Online Education

Education
12:04 pm
Wed May 1, 2013

Duke Puts Brakes On Online Courses

Duke is ending its contract with Semester Online.
Credit Dave DeWitt

Duke University has dropped out of a consortium of schools that will offer for-credit online courses. Duke faculty made the decision last week in a close vote.

In ending Duke’s participation in the Semester Online program, faculty on the Arts and Sciences Council said the decision to offer for-credit online courses had not been fully vetted by them. Some faculty members also expressed concern over the partner universities not being as highly-ranked as Duke.

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The State of Things
12:13 pm
Wed April 17, 2013

Buncombe County Puts Slave Records Online

The original deed book of slave records from Buncombe County.
Credit Max Cooper, via mountainx.com

Reporter Jake Frankel speaks with host Isaac-Davy Aronson about Buncombe County's endever to digitize their original slave records

During the Great Depression, the New Deal funded a project to collect the narratives of former slaves.  Sarah Gudger came forward to give an account of her life as a slave in Buncombe County.  Her testimony was the same brutal story that is familiar to many of us.  She described a “hard life” of nothing but “work, work, work,” under the threat of abuse. 

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Education
4:46 pm
Thu February 21, 2013

UNC Wants To Make Classes Go Viral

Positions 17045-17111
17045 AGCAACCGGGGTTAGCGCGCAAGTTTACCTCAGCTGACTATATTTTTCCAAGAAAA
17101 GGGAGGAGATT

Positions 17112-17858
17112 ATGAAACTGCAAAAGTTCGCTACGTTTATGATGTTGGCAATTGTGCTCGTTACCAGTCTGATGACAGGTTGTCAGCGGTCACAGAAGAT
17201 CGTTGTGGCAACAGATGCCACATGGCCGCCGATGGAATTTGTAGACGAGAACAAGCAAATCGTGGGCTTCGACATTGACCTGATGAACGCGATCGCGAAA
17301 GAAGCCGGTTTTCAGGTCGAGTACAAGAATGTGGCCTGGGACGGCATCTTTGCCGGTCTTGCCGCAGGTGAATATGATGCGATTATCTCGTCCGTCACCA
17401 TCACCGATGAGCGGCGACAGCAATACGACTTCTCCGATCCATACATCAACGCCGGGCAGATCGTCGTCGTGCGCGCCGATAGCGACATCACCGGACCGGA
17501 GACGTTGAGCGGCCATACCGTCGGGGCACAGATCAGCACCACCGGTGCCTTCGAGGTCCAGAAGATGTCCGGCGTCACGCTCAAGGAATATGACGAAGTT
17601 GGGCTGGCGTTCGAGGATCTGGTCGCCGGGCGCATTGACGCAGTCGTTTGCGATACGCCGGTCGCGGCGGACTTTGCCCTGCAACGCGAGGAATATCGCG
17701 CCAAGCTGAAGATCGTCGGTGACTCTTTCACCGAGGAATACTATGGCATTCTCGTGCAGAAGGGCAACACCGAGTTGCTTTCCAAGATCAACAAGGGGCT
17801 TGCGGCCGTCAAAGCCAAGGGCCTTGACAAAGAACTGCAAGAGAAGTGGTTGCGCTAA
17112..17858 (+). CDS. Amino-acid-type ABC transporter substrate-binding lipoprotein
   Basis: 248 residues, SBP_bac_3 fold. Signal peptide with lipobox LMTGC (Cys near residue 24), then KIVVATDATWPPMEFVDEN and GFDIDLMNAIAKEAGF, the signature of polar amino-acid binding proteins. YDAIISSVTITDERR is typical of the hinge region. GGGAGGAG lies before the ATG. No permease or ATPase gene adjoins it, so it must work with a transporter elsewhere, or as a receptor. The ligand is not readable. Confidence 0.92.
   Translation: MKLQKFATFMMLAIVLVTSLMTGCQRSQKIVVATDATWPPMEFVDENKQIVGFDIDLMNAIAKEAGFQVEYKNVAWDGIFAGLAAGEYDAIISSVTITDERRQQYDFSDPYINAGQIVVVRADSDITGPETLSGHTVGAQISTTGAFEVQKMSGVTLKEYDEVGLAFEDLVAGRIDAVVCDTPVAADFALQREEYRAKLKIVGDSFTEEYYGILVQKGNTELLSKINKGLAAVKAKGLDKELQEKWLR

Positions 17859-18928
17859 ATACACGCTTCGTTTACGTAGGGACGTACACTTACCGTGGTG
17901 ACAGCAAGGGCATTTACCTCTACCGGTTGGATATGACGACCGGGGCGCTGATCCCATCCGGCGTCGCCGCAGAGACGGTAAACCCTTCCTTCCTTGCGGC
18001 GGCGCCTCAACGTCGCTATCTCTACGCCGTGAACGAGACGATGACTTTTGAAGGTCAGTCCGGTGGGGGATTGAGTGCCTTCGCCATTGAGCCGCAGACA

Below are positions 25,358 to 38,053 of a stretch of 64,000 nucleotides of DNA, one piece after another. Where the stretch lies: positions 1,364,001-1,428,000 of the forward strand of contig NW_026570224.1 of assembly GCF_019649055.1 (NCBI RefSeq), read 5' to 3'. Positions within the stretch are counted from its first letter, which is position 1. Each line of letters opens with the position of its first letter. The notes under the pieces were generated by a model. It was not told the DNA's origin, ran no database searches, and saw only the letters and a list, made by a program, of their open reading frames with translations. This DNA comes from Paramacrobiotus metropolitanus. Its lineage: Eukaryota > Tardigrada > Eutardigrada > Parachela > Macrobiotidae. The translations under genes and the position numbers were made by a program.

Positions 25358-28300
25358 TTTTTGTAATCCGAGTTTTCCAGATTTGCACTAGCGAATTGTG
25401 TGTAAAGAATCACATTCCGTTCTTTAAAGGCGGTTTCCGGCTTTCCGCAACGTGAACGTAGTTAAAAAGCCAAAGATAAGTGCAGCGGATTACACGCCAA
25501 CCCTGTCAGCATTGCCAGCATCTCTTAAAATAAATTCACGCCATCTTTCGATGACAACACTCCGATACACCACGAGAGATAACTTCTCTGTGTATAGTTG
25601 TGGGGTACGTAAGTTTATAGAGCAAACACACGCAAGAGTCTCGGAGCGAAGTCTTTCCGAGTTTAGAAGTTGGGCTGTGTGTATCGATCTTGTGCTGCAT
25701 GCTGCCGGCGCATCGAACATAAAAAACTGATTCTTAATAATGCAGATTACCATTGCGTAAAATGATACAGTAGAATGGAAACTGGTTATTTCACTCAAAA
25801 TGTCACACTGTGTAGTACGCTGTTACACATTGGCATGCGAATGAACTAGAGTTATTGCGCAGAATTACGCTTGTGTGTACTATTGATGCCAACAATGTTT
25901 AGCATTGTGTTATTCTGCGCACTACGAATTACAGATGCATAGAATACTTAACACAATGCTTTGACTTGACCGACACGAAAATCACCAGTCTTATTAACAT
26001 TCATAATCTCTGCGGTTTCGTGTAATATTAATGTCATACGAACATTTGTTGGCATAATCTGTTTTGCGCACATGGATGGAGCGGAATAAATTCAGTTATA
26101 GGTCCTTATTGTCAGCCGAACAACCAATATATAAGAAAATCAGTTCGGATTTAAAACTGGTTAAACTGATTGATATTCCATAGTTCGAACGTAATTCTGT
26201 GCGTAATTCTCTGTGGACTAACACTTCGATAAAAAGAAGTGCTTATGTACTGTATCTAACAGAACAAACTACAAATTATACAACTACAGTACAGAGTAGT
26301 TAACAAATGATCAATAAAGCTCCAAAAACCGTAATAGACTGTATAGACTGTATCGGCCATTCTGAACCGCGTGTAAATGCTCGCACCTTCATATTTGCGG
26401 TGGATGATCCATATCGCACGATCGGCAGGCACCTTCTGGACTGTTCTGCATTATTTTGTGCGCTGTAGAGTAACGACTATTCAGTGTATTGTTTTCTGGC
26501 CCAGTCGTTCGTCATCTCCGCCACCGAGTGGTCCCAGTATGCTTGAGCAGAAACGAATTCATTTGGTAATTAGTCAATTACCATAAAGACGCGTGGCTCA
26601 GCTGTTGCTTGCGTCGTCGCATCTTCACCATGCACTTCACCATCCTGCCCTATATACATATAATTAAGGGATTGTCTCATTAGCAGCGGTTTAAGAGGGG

Starting this fall, four of Coursera's 90 online courses will come from UNC-Chapel Hill.
Credit UNC-Chapel Hill

UNC-Chapel Hill will start offering free online classes to the public this fall. The university announced Thursday it's partnering with the California-based company Coursera to provide four massive open online courses, or MOOCs.

"What we're hoping is that what we learn and what we develop through these MOOCs will help to enhance our face-to-face campus-based courses," says Carol Tresolini, vice provost for academic initatives at UNC.

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Education
6:10 am
Fri November 16, 2012

Online Options Growing For College Students

Some of the country’s premier universities are partnering to form an innovative online classroom program.

A student at Duke or Wake Forest or UNC-Chapel Hill has a dizzying array of classes to choose from on campus. But some of those classes might not be exactly what they want or need, or the classes may not be offered when they need them.  A new partnership called Semester Online aims to change that. The idea is to teach certain classes online, creating an even larger pool of courses for students not only at Duke, Carolina, and Wake, but also at Northwestern, Vanderbilt, and a dozen other elite universities.  Duke Provost Peter Lang says it will be a great opportunity for students.

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